Bond fraud trial turns testy when defense takes on victim
The trial of a former Cantor Fitzgerald mortgage-backed securities trader charged with lying to his clients turned contentious as his lawyer aggressively questioned one of his alleged victims about methods his firm uses to invest.
In an effort to show that a customer wasn't swayed by David Demos's representations, defense attorney Jose Baez peppered Marathon Asset Management principal Ed Cong on April 25 with questions about his trades with Demos and the models his firm uses to make investment decisions.
During a cross-examination continually interrupted with objections from prosecutors, Cong acknowledged that his firm's model puts out a profile of a bond's cash flow that is then compared with prices to get a range where the firm would consider investing. While he said the model itself doesn't determine that range, he admitted the firm wouldn't go above a certain level.
"If a bond's price costs too much you won't buy it, right?" Baez asked.
"Right, there's a threshold above where we don't buy," Cong said.
Demos is on trial in federal court in Hartford, Conn., accused of lying to clients such as Marathon about the prices at which he could buy or sell mortgage-backed securities in order to boost his firm's commissions and increase his own compensation. The defense says his customers were sophisticated investors who use detailed models to decide whether to buy or sell bonds and discount any statements made by traders during negotiations.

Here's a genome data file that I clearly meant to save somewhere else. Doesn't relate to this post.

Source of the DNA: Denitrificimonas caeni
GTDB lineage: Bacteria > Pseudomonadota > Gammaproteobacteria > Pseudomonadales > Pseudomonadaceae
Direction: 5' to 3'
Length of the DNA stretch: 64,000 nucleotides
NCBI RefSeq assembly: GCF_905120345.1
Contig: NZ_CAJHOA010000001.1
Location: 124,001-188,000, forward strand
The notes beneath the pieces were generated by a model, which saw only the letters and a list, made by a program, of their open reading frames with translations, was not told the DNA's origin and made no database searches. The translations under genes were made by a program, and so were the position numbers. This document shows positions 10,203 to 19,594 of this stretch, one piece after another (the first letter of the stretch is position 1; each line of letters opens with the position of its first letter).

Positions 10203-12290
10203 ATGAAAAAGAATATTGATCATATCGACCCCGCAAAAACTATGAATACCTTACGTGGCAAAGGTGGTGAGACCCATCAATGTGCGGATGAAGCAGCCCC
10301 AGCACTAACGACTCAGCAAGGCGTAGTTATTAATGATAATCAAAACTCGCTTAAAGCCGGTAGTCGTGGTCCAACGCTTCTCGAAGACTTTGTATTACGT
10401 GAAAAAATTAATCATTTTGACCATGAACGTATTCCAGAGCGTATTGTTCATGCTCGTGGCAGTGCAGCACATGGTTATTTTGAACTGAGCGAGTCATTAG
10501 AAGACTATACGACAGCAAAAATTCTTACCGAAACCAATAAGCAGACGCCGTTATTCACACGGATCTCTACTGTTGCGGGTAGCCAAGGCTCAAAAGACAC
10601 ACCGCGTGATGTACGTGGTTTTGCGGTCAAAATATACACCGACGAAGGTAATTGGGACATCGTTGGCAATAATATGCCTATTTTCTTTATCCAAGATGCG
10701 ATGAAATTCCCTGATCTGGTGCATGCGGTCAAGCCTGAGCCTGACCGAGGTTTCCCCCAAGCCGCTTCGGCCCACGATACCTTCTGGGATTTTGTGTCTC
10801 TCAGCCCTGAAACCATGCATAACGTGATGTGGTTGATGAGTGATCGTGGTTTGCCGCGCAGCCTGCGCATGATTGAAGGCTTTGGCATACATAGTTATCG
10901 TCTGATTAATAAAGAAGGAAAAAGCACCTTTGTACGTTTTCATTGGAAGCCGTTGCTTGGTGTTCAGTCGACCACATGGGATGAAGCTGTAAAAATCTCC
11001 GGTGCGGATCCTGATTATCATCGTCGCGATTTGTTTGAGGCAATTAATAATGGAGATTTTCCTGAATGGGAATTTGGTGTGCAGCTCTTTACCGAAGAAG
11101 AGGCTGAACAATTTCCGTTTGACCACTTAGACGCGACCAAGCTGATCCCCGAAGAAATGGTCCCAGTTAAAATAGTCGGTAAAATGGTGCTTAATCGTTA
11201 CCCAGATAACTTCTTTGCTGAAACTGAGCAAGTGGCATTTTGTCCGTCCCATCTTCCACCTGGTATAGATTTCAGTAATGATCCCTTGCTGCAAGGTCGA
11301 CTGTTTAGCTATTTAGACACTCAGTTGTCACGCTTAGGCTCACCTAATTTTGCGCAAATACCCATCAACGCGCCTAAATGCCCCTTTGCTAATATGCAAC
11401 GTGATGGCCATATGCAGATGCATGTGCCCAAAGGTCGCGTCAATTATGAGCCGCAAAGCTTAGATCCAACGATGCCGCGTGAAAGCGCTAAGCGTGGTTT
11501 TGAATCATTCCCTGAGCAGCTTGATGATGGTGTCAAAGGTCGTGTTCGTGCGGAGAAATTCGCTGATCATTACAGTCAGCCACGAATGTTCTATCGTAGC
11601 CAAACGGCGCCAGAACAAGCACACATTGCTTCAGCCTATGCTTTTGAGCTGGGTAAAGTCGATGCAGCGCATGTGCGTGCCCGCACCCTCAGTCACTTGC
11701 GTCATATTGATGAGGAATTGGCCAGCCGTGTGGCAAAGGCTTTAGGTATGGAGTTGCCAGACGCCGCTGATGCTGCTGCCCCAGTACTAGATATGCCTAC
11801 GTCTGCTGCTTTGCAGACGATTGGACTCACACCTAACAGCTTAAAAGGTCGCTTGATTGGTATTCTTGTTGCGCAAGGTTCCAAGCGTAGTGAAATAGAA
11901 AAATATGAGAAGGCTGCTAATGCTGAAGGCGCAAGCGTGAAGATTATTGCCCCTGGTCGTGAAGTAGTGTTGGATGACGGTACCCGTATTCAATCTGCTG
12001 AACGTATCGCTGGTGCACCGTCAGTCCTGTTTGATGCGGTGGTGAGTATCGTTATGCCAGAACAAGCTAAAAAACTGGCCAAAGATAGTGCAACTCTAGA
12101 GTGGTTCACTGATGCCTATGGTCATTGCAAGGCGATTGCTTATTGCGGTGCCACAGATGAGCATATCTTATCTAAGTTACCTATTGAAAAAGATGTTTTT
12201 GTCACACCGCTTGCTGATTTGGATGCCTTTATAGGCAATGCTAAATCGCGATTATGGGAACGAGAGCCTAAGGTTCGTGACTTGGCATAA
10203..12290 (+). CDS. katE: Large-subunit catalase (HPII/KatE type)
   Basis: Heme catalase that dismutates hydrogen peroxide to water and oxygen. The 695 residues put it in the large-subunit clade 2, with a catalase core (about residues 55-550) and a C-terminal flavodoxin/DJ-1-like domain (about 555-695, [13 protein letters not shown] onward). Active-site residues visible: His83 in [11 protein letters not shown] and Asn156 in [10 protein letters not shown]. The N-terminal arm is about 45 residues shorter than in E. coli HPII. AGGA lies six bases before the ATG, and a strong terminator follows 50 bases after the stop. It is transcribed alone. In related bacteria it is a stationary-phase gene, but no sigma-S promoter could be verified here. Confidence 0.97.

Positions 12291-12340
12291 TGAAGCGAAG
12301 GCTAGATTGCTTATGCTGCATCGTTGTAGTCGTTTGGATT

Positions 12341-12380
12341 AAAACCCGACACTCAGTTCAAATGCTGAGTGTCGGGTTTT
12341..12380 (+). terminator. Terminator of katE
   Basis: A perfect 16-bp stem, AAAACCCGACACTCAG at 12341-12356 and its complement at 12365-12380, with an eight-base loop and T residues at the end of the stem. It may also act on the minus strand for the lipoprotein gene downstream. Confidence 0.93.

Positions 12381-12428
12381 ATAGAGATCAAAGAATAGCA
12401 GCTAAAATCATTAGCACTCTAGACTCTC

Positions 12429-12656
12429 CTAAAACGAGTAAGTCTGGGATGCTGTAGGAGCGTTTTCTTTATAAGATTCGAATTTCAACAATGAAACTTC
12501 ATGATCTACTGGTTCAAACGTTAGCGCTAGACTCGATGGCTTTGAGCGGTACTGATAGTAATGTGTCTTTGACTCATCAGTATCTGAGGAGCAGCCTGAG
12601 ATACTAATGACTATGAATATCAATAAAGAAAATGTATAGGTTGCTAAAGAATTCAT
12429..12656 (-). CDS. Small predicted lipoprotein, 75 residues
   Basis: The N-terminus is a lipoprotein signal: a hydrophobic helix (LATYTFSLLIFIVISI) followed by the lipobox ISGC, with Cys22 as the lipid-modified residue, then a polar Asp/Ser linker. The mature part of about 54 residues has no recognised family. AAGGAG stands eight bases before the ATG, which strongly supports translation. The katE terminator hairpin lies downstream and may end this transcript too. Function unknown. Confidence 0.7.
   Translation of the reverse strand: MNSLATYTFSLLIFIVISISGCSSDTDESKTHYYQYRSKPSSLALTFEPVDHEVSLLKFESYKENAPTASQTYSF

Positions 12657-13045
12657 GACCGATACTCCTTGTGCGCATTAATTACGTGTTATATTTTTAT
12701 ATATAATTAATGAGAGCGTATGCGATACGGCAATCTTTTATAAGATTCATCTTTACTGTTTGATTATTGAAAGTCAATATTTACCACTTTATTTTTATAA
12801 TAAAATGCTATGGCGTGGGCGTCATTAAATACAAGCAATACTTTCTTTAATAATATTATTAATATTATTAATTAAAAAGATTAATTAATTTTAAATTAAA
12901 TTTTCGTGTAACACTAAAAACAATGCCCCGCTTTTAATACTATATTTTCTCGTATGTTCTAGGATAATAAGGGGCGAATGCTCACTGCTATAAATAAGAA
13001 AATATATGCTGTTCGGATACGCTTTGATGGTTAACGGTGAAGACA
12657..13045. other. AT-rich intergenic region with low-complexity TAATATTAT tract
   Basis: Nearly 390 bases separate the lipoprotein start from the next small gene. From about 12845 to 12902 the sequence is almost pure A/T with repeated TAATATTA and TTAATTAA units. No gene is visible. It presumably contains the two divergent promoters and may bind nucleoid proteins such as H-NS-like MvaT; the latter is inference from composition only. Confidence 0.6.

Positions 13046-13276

Demos is one of more than a half-dozen traders charged with deceiving customers as part of a federal crackdown on questionable tactics used in bond negotiations that began with the arrest of former Jefferies Group LLC managing director Jesse Litvak in January 2013. Litvak was convicted last year of securities fraud and is serving a two-year sentence.
Prosecutors say Demos misled Marathon in multiple transactions, including one when Cantor bought a bond from another bank and lied about the acquisition price, allegedly increasing the amount his firm would make by more than $50,000. Under questioning from prosecutors earlier this week, Cong said he wouldn't have sought out Demos's advice and services if he knew that he lied.
Confronted by Baez, Cong admitted that his firm made millions of dollars on that particular transaction.
"In this bond, you made millions of dollars, didn't you?" Baez asked.
"We did," Cong said.
Cong’s testimony was followed by that of another Marathon employee, former managing director Stuart Goldberg, who is set to return to the stand when the trial resumes.
The case is U.S. v. Demos, 16-cr-00220, U.S. District Court, District of Connecticut (New Haven).